Avice Benner Cho, a human colonist, has returned to Embassytown after years of deep-space adventure in the far future. She cannot speak the Ariekei tongue, but she is an indelible part of it, having long ago been made a figure of speech, a living simile in their language.
Like all of Miéville’s additions to the literary atlas, this place seems at once wildly imagined from scratch and phantasmagorically drawn from life … Language is the principal theme of Embassytown, a particularly deep-thinking entry in a tradition of using the speculative resources of science fiction to address how language shapes culture and society. Miéville joins Jack Vance, Robert Heinlein, Ursula K. Le Guin, Suzette Haden Elgin, Samuel Delany and others in this project. The drama of Embassytown develops as the Ariekei learn to lie and are beset by violent addiction to a new kind of speech … Embassytown has the feel of a word-puzzle, and much of the pleasure of figuring out the logic of the world and the story comes from gradually catching the full resonance of its invented and imported words.
The alien language, which is the novel’s driving conceit, is plainly impossible, which is the point: like H.G. Wells in The Invisible Man or The Island of Doctor Moreau, Miéville takes an impossible proposition and works through its implications with rigour. At some moments the novel resembles a thought-experiment in semiotics, except that it’s at least as interested in the tangential oddities its premise entails: because the Hosts can’t lie, they can’t use metaphors, and their limited lexicon of figurative language consists of laborious similes that must be manufactured in reality before they can be spoken … Embassytown is an SF novel through and through, unironically committed to its own narrative, and serious, like a no-nonsense B-movie, about providing the discerning genre fan with the monsters she’s paid to see. There’s no reason this should preclude an interest in the manner of a story’s telling.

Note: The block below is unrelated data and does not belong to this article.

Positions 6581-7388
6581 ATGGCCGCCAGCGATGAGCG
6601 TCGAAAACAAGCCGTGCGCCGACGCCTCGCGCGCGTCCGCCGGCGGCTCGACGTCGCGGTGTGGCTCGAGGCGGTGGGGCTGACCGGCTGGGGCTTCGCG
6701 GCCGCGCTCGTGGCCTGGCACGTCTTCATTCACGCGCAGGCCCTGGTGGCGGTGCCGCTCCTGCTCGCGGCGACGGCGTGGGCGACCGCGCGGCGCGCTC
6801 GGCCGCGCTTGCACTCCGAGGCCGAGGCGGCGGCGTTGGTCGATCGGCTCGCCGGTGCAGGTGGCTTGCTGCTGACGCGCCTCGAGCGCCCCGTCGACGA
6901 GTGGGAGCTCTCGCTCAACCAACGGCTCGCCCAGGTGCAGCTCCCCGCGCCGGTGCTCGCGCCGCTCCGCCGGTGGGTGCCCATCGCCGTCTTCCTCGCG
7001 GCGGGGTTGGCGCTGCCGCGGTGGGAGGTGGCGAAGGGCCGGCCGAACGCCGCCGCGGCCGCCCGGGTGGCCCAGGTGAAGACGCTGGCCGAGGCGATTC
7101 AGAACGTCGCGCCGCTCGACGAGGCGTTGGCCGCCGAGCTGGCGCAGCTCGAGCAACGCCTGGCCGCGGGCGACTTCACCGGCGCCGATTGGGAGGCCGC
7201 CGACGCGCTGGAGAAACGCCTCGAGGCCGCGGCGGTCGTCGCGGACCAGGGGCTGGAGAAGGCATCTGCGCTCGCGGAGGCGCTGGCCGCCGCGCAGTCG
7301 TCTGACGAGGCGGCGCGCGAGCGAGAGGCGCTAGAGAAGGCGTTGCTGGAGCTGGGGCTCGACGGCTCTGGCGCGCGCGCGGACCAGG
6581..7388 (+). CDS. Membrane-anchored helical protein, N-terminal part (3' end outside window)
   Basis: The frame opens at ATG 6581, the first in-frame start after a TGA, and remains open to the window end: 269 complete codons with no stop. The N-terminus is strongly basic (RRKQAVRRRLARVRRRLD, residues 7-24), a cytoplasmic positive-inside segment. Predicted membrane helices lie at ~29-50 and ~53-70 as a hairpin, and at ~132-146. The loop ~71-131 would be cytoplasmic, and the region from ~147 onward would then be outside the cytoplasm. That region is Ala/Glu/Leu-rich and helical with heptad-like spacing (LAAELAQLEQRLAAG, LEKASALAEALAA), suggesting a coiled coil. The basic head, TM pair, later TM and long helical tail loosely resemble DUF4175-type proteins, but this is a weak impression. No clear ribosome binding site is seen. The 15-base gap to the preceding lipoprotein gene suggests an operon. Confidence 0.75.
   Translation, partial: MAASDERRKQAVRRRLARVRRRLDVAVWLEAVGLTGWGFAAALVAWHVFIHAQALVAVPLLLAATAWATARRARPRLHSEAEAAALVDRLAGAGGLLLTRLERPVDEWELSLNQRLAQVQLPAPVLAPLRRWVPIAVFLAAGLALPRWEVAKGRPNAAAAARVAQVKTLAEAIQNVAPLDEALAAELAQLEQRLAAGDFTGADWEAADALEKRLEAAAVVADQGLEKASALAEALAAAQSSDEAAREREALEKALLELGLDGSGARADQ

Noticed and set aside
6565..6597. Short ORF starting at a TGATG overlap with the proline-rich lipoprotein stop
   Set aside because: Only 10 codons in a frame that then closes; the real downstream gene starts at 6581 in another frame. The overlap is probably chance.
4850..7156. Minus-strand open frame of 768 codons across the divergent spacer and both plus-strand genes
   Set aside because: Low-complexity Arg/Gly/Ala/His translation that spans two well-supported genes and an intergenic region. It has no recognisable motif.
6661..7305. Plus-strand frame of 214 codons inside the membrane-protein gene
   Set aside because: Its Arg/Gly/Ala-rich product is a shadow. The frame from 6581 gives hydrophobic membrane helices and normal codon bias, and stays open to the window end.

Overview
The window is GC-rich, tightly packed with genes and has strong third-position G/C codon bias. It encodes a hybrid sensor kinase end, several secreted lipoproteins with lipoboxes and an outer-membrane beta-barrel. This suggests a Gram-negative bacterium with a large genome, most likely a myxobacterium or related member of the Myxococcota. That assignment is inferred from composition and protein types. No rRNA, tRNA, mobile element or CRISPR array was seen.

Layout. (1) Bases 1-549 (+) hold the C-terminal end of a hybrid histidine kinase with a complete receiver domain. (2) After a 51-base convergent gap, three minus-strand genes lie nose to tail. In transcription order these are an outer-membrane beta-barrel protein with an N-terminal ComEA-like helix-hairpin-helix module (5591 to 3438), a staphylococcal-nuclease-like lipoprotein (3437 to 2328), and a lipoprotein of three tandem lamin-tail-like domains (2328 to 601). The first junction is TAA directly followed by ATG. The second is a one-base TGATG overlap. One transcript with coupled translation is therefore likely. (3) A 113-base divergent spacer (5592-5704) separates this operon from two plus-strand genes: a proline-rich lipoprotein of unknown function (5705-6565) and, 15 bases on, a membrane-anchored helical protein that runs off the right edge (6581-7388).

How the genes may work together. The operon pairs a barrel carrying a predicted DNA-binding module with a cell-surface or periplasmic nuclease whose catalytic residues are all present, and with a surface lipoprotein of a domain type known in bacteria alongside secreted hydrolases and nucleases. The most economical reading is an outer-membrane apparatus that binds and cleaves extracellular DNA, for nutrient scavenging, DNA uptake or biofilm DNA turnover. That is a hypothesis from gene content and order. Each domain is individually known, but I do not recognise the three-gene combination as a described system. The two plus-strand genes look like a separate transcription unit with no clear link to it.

Mieville’s ambitions here are grand, his imagination fertile. He’s clearly having fun describing things such as bio-rigged technology that’s part living being, part machine: ‘chewing beasts, which would defecate fuel and components.’ And that joy translates to the reader. A lot of this is just a blast … Characters sleep together, betray one another, die off, but it’s all related to us afterward, almost as an aside. This serves to make Avice increasingly wearisome: While others act, she ponders, which becomes ponderous...Still, Embassytown bursts with so many amazing ideas from start to finish that the reading experience remains rewarding. I found myself grinning at each new concept, dazzling set piece and clever turn of phrase.